Apple Inc. announced that it is banning the use of two potentially hazardous chemicals during the final assembly of iPhones, iPads, iPods, Mac computers and various accessories as part of the company's latest commitment to protect the factory workers who build its trendy devices.
After five months of pressure from the activist groups China Labor Watch and Green America, which launched a petition drive, Apple has decided to abandon the use of benzene and n-hexane in the final assembly of its products.
According to the AP, a four-month investigation at 22 factories found no evidence that benzene and n-hexane endangered the roughly 500,000 people who work at the plants, according to Apple. No traces of the chemicals were detected at 18 of the factories and the chemical amounts found at the other four factories fell within acceptable safety limits.
The Verge reports that N-hexane has proven controversial for Apple in years past. One of its manufacturing partners Wintek used it for cleaning iPhone screens because it evaporates faster than alcohol. 137 workers who were exposed to the chemical were hospitalized, and a number of them threatened to sue the company claiming long term illnesses.
Apple is still allowing use of the two chemicals during the early production phases of its products — activities that primarily take place at hundreds of other factories besides the ones responsible for the final assembly of their devices. But these chemicals are not unique to Apple's manufacturing process. Benzene and n-hexane are also used in the production of electronics products sold by other large technology companies. These other tech companies have also been criticized for their practices.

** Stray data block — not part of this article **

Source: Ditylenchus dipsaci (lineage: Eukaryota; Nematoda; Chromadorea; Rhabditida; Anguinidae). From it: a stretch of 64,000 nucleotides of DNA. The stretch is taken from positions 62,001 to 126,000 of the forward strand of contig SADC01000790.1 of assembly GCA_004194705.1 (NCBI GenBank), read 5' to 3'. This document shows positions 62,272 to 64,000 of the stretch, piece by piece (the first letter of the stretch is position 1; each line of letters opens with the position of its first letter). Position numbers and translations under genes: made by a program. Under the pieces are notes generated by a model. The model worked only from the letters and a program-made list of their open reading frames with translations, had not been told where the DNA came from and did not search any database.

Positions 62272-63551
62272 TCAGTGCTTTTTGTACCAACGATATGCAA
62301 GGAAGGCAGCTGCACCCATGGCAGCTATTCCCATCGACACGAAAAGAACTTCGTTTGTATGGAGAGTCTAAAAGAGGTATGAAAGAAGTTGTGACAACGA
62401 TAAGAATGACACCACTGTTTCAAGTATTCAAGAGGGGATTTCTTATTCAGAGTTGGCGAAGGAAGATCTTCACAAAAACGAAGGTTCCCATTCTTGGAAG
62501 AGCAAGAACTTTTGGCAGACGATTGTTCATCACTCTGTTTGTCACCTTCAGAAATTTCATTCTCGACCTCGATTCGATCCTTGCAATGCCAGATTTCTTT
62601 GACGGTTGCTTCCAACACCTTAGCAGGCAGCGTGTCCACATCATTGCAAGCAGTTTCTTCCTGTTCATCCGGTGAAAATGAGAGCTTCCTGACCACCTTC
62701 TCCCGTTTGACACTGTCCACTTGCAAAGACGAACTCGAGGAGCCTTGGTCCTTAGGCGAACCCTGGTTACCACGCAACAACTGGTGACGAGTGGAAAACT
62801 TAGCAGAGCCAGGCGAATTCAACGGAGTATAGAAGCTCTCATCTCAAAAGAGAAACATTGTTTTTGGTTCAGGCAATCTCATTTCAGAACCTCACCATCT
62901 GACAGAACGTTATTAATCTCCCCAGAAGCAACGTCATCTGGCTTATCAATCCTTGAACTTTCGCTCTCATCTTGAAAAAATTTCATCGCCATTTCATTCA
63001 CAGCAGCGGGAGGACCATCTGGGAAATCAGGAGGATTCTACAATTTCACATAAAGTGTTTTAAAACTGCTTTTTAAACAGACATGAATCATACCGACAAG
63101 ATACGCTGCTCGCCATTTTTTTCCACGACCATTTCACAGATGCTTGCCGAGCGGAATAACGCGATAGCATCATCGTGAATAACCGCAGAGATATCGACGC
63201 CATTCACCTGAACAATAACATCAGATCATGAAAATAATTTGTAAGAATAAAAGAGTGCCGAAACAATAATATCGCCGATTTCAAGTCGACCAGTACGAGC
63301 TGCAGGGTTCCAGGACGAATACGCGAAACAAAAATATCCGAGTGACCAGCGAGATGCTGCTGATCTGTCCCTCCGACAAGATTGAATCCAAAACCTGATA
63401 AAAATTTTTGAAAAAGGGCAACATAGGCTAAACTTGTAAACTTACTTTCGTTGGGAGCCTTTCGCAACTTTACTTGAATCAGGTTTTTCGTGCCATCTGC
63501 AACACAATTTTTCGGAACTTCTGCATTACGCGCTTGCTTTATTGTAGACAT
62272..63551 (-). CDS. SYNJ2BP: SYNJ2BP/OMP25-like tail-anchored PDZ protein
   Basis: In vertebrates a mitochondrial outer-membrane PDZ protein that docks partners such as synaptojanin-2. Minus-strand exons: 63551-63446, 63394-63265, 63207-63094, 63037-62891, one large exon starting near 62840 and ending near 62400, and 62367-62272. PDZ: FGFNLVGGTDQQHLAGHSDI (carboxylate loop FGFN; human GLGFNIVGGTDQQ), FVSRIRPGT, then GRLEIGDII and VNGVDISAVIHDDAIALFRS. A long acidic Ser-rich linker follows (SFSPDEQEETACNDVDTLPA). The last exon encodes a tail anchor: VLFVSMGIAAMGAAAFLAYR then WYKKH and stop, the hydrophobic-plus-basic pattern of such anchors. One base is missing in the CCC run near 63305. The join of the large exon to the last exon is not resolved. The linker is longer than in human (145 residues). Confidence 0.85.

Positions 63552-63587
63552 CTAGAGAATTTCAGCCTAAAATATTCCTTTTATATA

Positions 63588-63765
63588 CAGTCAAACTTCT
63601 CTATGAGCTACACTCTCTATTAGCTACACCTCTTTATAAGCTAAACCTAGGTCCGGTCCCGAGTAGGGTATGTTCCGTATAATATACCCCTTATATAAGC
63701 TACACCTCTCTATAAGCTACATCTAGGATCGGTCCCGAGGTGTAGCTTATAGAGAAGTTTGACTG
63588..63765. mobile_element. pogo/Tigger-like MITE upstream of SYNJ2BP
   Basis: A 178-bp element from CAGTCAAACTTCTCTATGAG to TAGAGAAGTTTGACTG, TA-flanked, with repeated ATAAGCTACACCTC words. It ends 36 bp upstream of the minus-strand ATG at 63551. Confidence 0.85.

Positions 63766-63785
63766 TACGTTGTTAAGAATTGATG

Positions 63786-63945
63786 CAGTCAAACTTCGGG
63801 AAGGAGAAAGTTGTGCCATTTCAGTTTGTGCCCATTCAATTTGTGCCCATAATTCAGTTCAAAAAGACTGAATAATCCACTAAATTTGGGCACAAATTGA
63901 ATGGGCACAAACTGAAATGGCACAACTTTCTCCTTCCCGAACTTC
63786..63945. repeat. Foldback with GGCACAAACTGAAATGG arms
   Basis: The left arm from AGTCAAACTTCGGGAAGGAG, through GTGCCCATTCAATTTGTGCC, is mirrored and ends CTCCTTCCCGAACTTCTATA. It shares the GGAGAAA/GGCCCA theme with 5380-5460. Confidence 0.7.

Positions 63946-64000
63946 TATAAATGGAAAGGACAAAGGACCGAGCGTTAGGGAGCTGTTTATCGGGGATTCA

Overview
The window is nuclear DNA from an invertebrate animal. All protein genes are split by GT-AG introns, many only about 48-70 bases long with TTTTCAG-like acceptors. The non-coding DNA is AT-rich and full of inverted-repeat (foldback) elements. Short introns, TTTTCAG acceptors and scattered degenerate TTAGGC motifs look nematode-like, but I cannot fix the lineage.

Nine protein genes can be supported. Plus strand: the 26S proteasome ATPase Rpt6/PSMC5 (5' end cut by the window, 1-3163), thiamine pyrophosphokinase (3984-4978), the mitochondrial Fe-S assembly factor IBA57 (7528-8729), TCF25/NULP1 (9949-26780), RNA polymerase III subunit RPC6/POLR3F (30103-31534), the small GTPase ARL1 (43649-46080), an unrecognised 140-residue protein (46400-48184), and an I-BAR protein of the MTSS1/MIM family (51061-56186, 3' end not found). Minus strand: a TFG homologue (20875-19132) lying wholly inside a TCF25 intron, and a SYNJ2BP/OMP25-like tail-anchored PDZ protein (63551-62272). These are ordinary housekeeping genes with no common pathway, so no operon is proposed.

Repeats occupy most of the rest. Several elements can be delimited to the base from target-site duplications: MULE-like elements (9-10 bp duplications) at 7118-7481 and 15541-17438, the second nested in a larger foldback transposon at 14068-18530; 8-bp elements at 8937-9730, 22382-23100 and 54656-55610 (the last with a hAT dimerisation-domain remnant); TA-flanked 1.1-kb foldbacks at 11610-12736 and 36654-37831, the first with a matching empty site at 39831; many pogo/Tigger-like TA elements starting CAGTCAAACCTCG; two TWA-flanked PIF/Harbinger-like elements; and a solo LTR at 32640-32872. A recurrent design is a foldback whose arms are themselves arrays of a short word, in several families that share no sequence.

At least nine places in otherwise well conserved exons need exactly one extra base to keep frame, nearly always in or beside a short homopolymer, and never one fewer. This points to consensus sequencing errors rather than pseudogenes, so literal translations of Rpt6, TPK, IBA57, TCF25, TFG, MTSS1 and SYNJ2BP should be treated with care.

A press release from Green America indicated that the organization is pleased with Apple’s decision, but sees it a first step effort to protect workers. "This announcement and the preceding investigation shows that Apple listens to its customers. However, Apple needs to go further to create a safe environment at all factories in their supply chain for the health and safety of all 1.5 million workers," says Elizabeth O'Connell, campaigns director at Green America.
Green America also stated that it will continue to urge Apple to go further to ensure the safety of all workers in its supply chain. Beyond benzene and n-hexane, there are thousands of chemicals used in the manufacturing of electronics — some which are largely untested — and many chemicals used by Apple suppliers remain undisclosed. Green America urges Apple to disclose all of the chemicals used in the manufacturing processes of its products, and not just those with restrictions.
What do you think?
Why was Apple singled out by these groups? Is this a smart decision on Apple’s part? Or is the company only reacting to public pressure? Did the company do enough by banning the chemicals only in the final processes? Do you think this move will push other companies to follow suit? Tell us what you think by leaving your comments below.